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Sa'ban language

Native speakers
2,000 (2000)[1]
Language codes
ISO 639-3snv

Sa’ban is one of the remoter languages of Borneo, on the SarawakKalimantan border. The language is known as hmeu Sa'ban in the Sa'ban language.[3]


Sa'ban is a member of the Apo Duat subgroup of languages, which also includes Kelabit, Lun Bawang/Lundayeh and Tring.[4] Collectively, they belong to the North Sarawak subgroup of the Austronesian family.[5] Today, the Sa'ban people live in Long Peluan, Long Banga' and Long Balong in Sarawak, Malaysia. There are also Sa'ban groups in Kalimantan, Indonesia.[3]


The Sa'ban language has several sounds that are rare among the world's languages. These include voiceless nasal and liquid consonants[3] and a distinction between long and short vowels as well as long and short consonants. Some examples of words with voiceless nasals and liquids are given in the table below. They have a stative reading in contrast to long consonants:[3]

Voiceless Nasals and Liquids in Sa'ban
Voiceless Continuant (Stative) Long Consonant (Transitive)
ɹ̥ /hraək/ [ɹ̥ɹa:k] 'torn' /rraək/ [ɹa:k] 'to tear'
ɬ /hləu/ [ɬləu] 'correct' /lləu/ [ləu] 'to steer'
/hnau/ [n̥nʌu] 'opinion' /nnau/ [nʌu] 'to think'


  • Blust, Robert A. (1997-01-01). "Ablaut in Northwest Borneo". Diachronica. 14 (1): 1–30. doi:10.1075/dia.14.1.02blu. ISSN 0176-4225.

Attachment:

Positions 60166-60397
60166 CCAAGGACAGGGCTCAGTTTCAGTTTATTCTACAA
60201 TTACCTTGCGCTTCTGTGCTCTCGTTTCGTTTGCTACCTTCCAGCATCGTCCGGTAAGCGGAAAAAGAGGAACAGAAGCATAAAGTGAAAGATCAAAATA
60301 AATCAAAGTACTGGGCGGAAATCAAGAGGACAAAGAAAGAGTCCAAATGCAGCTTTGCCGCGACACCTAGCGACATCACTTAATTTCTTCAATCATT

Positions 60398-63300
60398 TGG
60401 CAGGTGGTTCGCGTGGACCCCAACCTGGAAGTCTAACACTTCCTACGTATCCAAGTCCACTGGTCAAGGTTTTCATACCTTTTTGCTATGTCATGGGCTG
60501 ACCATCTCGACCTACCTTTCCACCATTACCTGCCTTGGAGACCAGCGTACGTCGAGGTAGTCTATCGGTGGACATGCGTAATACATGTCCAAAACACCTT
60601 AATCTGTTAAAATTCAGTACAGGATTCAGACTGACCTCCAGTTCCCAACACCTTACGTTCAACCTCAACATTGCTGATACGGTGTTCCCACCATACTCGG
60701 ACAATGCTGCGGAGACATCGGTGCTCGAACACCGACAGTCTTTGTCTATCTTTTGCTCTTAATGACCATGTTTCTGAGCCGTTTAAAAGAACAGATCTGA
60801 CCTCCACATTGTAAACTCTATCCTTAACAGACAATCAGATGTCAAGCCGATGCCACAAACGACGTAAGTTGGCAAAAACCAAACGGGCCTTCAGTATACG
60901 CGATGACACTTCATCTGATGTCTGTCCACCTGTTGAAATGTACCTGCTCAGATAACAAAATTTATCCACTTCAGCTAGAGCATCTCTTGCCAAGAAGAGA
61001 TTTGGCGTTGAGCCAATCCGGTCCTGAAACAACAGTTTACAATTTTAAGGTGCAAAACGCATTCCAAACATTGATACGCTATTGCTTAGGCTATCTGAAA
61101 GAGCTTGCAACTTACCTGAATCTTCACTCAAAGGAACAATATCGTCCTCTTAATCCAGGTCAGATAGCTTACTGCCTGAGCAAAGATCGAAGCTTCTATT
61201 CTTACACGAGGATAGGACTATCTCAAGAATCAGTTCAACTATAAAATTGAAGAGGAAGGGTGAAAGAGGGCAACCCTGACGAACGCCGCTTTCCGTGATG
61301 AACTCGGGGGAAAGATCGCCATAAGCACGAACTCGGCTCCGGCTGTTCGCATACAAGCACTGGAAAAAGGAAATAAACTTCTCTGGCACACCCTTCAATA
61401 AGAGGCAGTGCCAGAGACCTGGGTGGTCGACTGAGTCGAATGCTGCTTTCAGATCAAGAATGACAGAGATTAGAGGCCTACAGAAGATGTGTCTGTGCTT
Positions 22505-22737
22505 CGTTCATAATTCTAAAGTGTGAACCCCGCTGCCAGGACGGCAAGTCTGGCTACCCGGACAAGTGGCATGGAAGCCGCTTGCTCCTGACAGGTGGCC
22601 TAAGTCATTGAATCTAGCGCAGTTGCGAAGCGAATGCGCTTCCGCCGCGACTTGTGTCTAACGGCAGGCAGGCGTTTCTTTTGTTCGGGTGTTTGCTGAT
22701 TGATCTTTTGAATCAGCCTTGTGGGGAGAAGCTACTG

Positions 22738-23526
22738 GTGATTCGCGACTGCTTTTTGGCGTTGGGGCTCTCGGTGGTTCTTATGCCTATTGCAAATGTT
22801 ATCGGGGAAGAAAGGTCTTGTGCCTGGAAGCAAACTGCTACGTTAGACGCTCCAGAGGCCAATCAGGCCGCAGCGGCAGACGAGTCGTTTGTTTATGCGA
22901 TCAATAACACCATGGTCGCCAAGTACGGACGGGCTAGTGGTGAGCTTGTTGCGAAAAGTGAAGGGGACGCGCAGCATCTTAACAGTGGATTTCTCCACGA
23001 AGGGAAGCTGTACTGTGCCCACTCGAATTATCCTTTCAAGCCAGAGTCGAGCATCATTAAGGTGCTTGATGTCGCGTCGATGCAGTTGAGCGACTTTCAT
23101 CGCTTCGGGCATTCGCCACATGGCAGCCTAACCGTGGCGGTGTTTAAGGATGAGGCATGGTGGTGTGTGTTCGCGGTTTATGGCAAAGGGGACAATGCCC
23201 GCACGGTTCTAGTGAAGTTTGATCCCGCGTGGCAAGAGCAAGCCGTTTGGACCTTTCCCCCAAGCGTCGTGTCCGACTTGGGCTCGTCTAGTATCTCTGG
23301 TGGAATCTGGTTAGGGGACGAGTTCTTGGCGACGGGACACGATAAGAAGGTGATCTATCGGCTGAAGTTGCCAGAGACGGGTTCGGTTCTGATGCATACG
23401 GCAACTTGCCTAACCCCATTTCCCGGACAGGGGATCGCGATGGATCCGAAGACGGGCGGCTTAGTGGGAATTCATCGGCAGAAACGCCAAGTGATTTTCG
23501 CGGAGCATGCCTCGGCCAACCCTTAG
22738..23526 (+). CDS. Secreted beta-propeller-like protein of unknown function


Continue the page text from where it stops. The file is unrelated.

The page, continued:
• Blust, Robert (2001). ‘Language, Dialect and Riotous Sound Change: The case of Sa’ban’. In Graham W. Thurgood (ed.) Papers from the Ninth Annual Meeting of the Southeast Asian Linguistics Society, 249–359. Tempe: Arizona State University.
  • Clayre, Beatrice (1972). "A preliminary comparative study of the Lun Bawang (Murut) and Sa’ban languages of Sarawak". Sarawak Museum Journal 20: 40-41, 45-47.
  • Clayre, Beatrice (1994). ‘Sa’ban: a case of language change’. In Peter W. Martin (ed) Shifting Patterns of Language Use in Borneo, 209-226. Williamsburg VA: Borneo Research Council.
  • Clayre, Beatrice (2005). "Kelabitic languages and the fate of ‘focus’: evidence from the Kerayan". In I Wayan Arka & Malcolm Ross (eds.) The many faces of Austronesian voice systems: some new empirical studies, 17-57. Canberra: Pacific Linguistics.
  • Clayre, Beatrice (2014). ‘A preliminary typology of the languages of Middle Borneo’. In Peter Sercombe, Michael Boutin & Adrian Clynes (eds.) Advances in research on cultural and linguistic practices in Borneo, 123-151. Phillips, Maine USA: Borneo Research Council.
  • Clayre, I. F. C. S. (1973). "The Phonemes of Sa'ban: A Language of Highland Borneo". Linguistics. 11 (100). doi:10.1515/ling.1973.11.100.26. ISSN 1613-396X.
  • Omar, Asmah Haji (1983). The Malay Peoples of Malaysia and Their Languages. Kuala Lumpur: Art Printing Works.


  1. ^ Sa’ban at Ethnologue (18th ed., 2015)
  2. ^ Hammarström, Harald; Forkel, Robert; Haspelmath, Martin, eds. (2017). "Sa'ban". Glottolog 3.0. Jena, Germany: Max Planck Institute for the Science of Human History.
  3. ^ a b c d CLAYRE, I. F. C. S. (1973). "THE PHONEMES OF SA'BAN: A LANGUAGE OF HIGHLAND BORNEO". Linguistics. 11 (100). doi:10.1515/ling.1973.11.100.26. ISSN 1613-396X.
  4. ^ Martin, Peter (1996). "A comparative ethnolinguistic survey of the Murut (Lun Bawang) with special reference to Brunei". In Martin, Peter; Oz̊óg, Conrad; Poedjosoedarmo, Gloria (eds.). Language Use and Language Change in Brunei Darussalam. Athens OH: Ohio University Press. pp. 268–279.
  5. ^ Blust, Robert (1997). "Ablaut in Northwest Borneo". Diachronica. 14: 1–30. doi:10.1075/dia.14.1.02blu.

External links

Kaipuleohone has archived written materials as well as audio recordings (RB1-001, RB1-003-A)

PHOIBLE Online phonemic inventories for Sa'ban